The legality of NIL has opened up doors for student-athletes to explore marketing deals to profit off their brand.
However, the NIL landscape is still relatively loose-ended and without a nationwide legal guide, many student-athletes can get caught up on the wrong side of branding opportunities.
David McGriff, also known as The NIL Lawyer on Twitter, has been working in law for over two decades and when the NCAA reversed the ruling of name, image and likeness in July 2021, McGriff was one of the first legal experts in the field. So far, McGriff has negotiated NIL deals for his clients with a variety of companies that include Apple, Beats by Dre, American Eagle, Topps Trading Cards and Crypto.com.
McGriff has become a leading legal adviser in the NIL marketplace representing high-profile student-athletes such as former UCLA basketball player Johnny Juzang, Colorado football player Dylan Edwards, and three-star quarterback Israel Carter.
Recently, The NIL Deal had the chance to sit down with McGriff to discuss his partnerships with athletes, the legal world of NIL, and his perspective on how student-athletes should navigate the NIL sphere.
The NIL Deal: As an NIL lawyer what is your role for the student-athletes who hire you for representation?
McGriff: “So I have a variety of roles. The primary one obviously is as a lawyer, you want to negotiate the best possible deal for your client. Make sure it’s documented correctly. Make sure that there are provisions in place in which the client is paid in a proper and timely manner. And make sure that the obligations that the athlete is required to do are clearly defined so there’s no issue with whether the obligations have been done or not. Then beyond the contract review and negotiation, I find myself in a position where I’m advising these young athletes and their families. As to what NIL means, what the market looks like and in some cases I’m helping athletes and their families decide whether a person should enter the transfer portal or flip their commitment. So I become kind of a general adviser beyond just the contract negotiation and drafting.”
The NIL Deal: When you tell athletes what NIL means, what do you tell them?
McGriff: “A lot of people get lost in that. They think that NIL is some kind of esoteric thing and it’s just an acronym and it stands for name, image and likeness. Name is just your name. Your image is just a photograph of you. Your likeness is something other than a photograph and it’s still an interpretation of your image. So a computer image, a painting, something of that manner. Images of my clients have been used on bobbleheads and logos and all of those things represent a likeness that an athlete can monetize.”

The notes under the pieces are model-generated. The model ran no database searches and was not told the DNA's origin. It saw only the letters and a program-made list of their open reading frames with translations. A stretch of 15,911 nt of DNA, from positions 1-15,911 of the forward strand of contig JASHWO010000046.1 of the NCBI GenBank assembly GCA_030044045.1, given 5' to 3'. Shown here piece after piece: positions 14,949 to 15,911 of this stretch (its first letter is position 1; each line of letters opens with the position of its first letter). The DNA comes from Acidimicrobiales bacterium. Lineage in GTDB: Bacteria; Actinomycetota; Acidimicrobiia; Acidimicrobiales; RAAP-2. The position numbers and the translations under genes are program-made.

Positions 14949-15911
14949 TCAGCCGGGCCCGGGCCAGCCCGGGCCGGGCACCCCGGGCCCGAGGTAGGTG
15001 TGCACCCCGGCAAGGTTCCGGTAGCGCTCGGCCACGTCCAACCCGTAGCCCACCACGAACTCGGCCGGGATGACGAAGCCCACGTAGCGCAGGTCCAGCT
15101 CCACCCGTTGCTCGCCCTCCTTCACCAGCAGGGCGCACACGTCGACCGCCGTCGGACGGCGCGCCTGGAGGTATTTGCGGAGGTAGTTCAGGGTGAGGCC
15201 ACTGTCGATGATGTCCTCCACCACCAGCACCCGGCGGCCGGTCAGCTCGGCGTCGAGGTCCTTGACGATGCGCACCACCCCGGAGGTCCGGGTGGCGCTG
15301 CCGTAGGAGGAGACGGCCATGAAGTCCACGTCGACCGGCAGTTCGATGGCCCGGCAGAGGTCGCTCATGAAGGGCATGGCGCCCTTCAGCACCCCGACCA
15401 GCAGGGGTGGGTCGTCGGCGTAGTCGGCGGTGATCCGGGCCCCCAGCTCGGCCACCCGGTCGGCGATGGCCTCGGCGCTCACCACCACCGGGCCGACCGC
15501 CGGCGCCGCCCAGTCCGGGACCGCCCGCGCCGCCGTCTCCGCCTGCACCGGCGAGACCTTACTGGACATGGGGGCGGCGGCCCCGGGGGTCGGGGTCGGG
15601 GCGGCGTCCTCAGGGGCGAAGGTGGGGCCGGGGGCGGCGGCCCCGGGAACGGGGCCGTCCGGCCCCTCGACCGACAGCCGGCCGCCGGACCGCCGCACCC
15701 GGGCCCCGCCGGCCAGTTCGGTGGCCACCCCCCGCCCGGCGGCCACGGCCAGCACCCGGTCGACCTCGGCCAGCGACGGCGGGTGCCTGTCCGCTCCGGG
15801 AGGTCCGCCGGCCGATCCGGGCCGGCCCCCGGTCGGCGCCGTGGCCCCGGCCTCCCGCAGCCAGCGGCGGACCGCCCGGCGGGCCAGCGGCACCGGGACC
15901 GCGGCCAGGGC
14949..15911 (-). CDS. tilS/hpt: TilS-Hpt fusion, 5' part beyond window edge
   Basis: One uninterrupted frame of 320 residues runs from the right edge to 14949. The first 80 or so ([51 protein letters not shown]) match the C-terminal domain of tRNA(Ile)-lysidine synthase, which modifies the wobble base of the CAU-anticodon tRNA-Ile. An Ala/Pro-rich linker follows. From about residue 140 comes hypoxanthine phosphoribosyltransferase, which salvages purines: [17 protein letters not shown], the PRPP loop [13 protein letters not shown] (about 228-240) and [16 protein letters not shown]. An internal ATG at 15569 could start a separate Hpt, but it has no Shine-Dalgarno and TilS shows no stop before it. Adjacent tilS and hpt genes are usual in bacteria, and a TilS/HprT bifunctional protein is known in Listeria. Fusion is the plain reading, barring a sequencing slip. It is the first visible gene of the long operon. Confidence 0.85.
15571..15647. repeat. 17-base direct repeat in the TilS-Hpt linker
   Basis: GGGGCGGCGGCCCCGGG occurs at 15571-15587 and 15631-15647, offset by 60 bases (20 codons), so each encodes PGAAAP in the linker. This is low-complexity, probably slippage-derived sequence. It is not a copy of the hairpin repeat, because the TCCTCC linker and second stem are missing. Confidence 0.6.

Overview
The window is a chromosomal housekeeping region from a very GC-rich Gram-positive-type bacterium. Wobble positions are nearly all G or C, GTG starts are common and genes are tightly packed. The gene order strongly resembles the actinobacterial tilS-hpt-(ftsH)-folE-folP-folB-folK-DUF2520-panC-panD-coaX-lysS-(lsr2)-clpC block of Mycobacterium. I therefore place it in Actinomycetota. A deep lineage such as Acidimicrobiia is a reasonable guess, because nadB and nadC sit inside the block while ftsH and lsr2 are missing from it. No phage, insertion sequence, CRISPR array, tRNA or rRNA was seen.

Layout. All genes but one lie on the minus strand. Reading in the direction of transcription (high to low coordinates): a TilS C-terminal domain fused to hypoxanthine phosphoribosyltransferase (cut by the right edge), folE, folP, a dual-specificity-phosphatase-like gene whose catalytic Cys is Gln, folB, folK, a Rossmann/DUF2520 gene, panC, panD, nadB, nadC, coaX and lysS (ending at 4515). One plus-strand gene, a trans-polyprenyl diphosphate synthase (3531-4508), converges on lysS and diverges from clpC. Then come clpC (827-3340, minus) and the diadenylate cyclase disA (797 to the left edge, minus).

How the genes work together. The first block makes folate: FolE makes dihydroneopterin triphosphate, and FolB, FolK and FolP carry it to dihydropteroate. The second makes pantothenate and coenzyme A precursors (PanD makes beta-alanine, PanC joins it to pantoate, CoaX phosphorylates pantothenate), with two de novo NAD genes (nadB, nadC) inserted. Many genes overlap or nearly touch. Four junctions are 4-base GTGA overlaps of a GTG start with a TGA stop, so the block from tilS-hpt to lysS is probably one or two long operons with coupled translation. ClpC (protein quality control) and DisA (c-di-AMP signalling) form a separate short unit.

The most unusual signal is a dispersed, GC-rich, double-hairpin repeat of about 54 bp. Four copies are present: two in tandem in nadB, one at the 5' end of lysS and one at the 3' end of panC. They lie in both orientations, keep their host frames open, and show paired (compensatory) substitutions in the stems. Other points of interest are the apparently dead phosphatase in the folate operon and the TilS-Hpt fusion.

The NIL Deal: Who are some of the athletes that you represent? When you go after athletes, is there a specific target student-athlete that you’re looking for? Or is it just all college athletes in general?
McGriff: “So it’s all college athletes in general, just ones that think they can use my guidance and I try to provide it. I started off the NIL portion of my career representing my main athlete Johnny Juzang, who had just come off of leading UCLA to the Elite Eight the prior March Madness. Once NIL was determined to be a thing in July 2021, Johnny was one of the athletes that was recognized by ESPN and others as one of the top athletes that would be monetizing NIL because of his high profile at that time. He was only at UCLA for another season before he turned pro, but we still were able to execute a number of deals. Immediately, trading card deals were available to him. Today in the marketplace, those trading card deals are kind of like the low hanging fruit that athletes can immediately execute. Beyond that, we got brand partnerships with a variety of clothing companies. American Eagle, Retro brand, along with a merchandising deal for a Jersey hybrid with his name on it that was sold at UCLA bookstores and online. We also did a deal with Beats by Dre where he got customized Beats that they made for him and his teammates. He also had a bobblehead deal. So he did a variety of deals in that one year and he was able to really take advantage of NIL and hit the ground running.